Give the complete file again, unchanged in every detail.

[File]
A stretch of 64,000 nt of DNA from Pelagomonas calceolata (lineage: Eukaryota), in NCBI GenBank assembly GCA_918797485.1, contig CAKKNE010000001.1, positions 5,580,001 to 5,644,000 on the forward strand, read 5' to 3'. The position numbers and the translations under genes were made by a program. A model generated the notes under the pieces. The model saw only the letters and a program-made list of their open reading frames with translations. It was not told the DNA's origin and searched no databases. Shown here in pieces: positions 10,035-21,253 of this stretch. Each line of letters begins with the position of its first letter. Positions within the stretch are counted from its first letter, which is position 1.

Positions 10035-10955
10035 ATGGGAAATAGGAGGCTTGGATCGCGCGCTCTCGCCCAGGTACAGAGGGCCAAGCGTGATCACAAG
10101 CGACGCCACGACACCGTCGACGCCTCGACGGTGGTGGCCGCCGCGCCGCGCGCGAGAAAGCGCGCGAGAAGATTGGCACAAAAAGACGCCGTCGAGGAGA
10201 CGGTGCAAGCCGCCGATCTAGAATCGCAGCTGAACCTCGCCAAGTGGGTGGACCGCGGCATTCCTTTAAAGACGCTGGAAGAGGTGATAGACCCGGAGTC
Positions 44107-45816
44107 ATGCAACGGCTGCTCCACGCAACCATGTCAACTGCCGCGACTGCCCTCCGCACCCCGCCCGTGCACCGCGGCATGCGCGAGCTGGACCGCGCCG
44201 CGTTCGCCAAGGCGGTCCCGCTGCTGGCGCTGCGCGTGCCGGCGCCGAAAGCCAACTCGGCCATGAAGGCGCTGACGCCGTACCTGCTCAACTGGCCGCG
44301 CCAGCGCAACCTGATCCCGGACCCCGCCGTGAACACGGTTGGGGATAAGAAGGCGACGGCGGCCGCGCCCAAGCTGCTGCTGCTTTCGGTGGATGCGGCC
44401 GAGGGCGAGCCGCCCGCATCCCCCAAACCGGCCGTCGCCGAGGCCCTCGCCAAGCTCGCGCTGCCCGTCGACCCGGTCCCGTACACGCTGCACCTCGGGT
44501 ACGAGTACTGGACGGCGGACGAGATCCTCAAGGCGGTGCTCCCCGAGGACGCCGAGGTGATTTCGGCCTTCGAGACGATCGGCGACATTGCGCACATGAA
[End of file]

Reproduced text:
A stretch of 64,000 nt of DNA from Pelagomonas calceolata (lineage: Eukaryota), in NCBI GenBank assembly GCA_918797485.1, contig CAKKNE010000001.1, positions 5,580,001 to 5,644,000 on the forward strand, read 5' to 3'. The position numbers and the translations under genes were made by a program. A model generated the notes under the pieces. The model saw only the letters and a program-made list of their open reading frames with translations. It was not told the DNA's origin and searched no databases. Shown here in pieces: positions 10,035-21,253 of this stretch. Each line of letters begins with the position of its first letter. Positions within the stretch are counted from its first letter, which is position 1.

Positions 10035-10955
10035 ATGGGAAATAGGAGGCTTGGATCGCGCGCTCTCGCCCAGGTACAGAGGGCCAAGCGTGATCACAAG
10101 CGACGCCACGACACCGTCGACGCCTCGACGGTGGTGGCCGCCGCGCCGCGCGCGAGAAAGCGCGCGAGAAGATTGGCACAAAAAGACGCCGTCGAGGAGA
10201 CGGTGCAAGCCGCCGATCTAGAATCGCAGCTGAACCTCGCCAAGTGGGTGGACCGCGGCATTCCTTTAAAGACGCTGGAAGAGGTGATAGACCCGGAGTC
Positions 44107-45816
44107 ATGCAACGGCTGCTCCACGCAACCATGTCAACTGCCGCGACTGCCCTCCGCACCCCGCCCGTGCACCGCGGCATGCGCGAGCTGGACCGCGCCG
44201 CGTTCGCCAAGGCGGTCCCGCTGCTGGCGCTGCGCGTGCCGGCGCCGAAAGCCAACTCGGCCATGAAGGCGCTGACGCCGTACCTGCTCAACTGGCCGCG
44301 CCAGCGCAACCTGATCCCGGACCCCGCCGTGAACACGGTTGGGGATAAGAAGGCGACGGCGGCCGCGCCCAAGCTGCTGCTGCTTTCGGTGGATGCGGCC
44401 GAGGGCGAGCCGCCCGCATCCCCCAAACCGGCCGTCGCCGAGGCCCTCGCCAAGCTCGCGCTGCCCGTCGACCCGGTCCCGTACACGCTGCACCTCGGGT
44501 ACGAGTACTGGACGGCGGACGAGATCCTCAAGGCGGTGCTCCCCGAGGACGCCGAGGTGATTTCGGCCTTCGAGACGATCGGCGACATTGCGCACATGAA